According to id's Doom 3 coding standard, they use real tabs that are 4 spaces. Having a consistent tab setting for all programmers allows them horizontally align their class definitions:



The Exceptional Beauty of Doom 3's Source Code



They rarely put the inline functions inside the class definition. The only time I've seen it is when the code is written on the same line as the function declaration. It seems this practice is not the norm and is probably frowned upon. This method of organizing class definitions makes it extremely easy to parse. It might take a little more time to write, since you'd have re-type a bunch of information when defining the methods:



The Exceptional Beauty of Doom 3's Source Code



I'm against all extra typing. I need to get stuff done as fast as possible, but this is one situation where I think a little extra typing when defining the class more than pays for itself each time the class definition needs to be parsed by a programmer. There are several other stylistic examples provided in the Doom 3 Coding Standards (.doc) that contribute to the beauty of Doom's source code.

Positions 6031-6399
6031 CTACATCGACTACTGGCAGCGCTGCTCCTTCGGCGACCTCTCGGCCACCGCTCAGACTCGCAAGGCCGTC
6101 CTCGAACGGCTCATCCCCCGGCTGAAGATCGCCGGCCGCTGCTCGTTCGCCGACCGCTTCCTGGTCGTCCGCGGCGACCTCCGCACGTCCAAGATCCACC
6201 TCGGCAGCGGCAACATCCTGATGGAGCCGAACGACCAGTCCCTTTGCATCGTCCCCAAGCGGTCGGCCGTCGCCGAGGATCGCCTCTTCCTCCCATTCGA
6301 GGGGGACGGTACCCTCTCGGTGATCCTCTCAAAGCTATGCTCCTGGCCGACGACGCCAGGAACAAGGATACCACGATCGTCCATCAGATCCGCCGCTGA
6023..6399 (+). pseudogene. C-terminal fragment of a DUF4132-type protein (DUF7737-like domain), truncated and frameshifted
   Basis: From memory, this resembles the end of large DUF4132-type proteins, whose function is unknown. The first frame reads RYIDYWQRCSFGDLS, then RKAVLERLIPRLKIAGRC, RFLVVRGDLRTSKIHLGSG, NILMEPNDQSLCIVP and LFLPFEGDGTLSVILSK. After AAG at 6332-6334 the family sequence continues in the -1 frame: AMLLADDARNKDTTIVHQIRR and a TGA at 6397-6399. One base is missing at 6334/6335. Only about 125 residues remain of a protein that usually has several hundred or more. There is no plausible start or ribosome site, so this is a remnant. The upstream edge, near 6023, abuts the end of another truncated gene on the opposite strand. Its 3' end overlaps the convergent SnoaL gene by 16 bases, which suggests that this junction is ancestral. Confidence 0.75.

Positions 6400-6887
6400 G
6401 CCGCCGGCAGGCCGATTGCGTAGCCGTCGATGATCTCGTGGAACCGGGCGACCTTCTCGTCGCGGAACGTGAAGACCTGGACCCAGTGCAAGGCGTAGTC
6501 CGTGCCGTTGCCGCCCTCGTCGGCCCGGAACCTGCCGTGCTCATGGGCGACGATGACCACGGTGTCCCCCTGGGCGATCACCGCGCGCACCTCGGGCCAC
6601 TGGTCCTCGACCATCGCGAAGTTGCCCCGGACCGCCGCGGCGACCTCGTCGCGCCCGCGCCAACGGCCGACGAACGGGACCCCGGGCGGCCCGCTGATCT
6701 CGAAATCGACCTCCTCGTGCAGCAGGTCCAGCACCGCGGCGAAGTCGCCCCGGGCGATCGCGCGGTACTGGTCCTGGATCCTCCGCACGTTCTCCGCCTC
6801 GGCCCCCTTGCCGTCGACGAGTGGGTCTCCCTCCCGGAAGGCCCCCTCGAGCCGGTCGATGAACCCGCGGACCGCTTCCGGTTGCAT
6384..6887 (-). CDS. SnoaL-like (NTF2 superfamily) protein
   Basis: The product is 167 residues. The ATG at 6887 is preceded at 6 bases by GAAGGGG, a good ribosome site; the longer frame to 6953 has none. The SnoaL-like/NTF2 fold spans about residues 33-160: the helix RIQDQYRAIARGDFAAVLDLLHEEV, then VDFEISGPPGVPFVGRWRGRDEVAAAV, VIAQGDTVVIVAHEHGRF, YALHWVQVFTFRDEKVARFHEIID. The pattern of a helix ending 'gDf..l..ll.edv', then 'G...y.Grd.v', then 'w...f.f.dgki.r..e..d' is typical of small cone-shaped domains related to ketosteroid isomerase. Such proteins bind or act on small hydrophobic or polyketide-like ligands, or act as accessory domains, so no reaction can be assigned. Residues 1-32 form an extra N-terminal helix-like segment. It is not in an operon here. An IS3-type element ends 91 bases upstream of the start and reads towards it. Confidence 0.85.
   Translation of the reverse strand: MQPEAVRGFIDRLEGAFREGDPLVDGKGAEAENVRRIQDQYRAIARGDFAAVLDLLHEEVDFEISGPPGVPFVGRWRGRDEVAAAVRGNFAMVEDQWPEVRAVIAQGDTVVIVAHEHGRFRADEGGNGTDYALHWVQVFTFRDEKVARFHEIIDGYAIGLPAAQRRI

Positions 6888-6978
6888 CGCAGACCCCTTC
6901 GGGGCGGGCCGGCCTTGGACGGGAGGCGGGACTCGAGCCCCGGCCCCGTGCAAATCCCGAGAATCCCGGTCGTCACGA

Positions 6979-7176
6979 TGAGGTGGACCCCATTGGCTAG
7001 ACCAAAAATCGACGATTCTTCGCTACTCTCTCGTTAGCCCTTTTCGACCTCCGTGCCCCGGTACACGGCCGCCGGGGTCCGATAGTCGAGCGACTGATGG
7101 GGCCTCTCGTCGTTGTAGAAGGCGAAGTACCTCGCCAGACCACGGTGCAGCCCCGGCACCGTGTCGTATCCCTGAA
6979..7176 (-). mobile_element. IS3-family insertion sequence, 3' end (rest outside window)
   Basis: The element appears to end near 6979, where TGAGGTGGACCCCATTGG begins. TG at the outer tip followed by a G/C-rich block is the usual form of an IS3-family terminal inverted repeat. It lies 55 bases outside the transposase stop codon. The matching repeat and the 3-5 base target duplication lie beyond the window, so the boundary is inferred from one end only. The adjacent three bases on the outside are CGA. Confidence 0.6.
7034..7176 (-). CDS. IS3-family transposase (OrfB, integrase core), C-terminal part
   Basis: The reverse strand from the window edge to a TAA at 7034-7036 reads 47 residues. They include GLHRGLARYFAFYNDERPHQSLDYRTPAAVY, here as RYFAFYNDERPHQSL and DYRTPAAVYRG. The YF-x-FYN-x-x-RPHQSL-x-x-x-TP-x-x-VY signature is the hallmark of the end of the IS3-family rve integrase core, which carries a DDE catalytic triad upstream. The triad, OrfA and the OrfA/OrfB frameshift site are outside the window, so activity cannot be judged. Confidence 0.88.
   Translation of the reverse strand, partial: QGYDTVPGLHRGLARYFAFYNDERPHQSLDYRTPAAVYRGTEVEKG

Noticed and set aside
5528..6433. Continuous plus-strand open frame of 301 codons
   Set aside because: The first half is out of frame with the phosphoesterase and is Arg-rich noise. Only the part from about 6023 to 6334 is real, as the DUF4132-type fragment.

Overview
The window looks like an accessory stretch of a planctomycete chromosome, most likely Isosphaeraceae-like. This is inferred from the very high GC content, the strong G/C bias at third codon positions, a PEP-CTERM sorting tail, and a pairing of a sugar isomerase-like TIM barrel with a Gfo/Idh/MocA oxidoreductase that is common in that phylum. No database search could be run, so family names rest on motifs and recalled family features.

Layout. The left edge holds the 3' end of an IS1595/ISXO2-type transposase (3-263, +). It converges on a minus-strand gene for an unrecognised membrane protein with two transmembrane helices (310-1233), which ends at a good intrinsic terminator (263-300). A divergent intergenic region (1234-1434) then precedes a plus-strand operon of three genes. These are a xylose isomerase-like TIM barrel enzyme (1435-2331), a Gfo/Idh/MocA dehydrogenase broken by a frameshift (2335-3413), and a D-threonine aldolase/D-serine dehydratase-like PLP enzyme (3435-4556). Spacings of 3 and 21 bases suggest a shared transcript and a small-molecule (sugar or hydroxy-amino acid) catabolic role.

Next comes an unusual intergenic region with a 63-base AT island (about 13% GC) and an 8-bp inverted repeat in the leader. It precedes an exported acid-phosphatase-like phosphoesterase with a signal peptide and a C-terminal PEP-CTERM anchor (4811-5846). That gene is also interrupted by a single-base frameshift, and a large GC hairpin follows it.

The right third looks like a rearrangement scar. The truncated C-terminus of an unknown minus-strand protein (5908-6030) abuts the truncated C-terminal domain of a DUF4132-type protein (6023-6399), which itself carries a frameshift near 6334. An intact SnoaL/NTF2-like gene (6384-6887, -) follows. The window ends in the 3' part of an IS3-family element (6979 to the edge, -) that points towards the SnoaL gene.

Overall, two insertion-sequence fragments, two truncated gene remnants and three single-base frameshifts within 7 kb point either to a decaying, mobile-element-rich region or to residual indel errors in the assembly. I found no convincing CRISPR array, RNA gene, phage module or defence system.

Method Names



I think Doom's method naming rules are lacking. I personally enforce the rule that all method names should begin with a verb unless they can't.



For example:



The Exceptional Beauty of Doom 3's Source Code



is much better than:



The Exceptional Beauty of Doom 3's Source Code




Yes, it's Beautiful.